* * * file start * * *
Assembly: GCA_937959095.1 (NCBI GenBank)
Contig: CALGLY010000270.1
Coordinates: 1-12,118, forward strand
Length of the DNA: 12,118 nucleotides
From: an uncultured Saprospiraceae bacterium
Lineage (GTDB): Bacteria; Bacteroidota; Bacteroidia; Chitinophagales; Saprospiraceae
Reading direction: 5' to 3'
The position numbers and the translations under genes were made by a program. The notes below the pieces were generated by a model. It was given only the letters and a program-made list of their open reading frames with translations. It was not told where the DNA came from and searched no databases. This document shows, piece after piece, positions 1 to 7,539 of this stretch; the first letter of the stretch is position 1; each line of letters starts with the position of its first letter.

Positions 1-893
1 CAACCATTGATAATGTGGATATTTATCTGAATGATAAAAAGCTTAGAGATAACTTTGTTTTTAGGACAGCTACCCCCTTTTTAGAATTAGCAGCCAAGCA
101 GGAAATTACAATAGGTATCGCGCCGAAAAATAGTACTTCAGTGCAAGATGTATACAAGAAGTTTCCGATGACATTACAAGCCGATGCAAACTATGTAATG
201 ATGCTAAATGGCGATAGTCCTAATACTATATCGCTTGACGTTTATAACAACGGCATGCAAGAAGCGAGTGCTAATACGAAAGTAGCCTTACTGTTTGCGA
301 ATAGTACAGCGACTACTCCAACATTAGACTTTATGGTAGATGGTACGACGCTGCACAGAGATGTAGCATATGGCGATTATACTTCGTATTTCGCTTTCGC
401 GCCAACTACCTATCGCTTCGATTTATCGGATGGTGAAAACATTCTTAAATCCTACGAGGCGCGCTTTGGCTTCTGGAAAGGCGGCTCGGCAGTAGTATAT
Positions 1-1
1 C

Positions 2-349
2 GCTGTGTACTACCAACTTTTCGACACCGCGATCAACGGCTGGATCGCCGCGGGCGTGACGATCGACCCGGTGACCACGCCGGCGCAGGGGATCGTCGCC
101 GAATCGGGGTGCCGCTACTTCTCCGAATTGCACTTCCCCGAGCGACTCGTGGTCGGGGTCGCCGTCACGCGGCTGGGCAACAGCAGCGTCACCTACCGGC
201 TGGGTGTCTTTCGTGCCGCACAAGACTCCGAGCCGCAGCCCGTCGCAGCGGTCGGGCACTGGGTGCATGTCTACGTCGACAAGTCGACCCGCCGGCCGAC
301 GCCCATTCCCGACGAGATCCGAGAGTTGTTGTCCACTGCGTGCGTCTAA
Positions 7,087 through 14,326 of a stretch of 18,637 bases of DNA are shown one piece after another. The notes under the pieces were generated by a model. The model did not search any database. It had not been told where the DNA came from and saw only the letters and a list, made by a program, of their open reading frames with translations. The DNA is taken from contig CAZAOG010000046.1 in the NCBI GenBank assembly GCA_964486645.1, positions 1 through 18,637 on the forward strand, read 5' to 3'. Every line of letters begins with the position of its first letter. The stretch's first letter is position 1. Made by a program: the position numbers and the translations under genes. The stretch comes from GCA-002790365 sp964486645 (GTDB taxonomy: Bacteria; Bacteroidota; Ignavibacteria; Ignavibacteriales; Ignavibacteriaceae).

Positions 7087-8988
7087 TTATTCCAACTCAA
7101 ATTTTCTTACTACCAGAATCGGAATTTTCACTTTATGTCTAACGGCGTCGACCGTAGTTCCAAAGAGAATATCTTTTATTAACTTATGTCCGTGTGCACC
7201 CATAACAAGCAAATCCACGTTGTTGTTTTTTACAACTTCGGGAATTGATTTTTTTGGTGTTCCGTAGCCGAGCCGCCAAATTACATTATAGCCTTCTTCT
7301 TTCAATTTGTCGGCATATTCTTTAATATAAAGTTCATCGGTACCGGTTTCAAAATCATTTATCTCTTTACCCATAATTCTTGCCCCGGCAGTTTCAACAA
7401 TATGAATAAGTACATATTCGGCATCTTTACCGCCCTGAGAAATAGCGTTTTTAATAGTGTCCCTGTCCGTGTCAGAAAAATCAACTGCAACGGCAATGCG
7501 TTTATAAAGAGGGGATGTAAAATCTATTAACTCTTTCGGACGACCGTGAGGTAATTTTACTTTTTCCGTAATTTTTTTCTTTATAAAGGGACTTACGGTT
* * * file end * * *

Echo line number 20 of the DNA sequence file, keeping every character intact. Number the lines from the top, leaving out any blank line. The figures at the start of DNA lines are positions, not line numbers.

201 TGGGTGTCTTTCGTGCCGCACAAGACTCCGAGCCGCAGCCCGTCGCAGCGGTCGGGCACTGGGTGCATGTCTACGTCGACAAGTCGACCCGCCGGCCGAC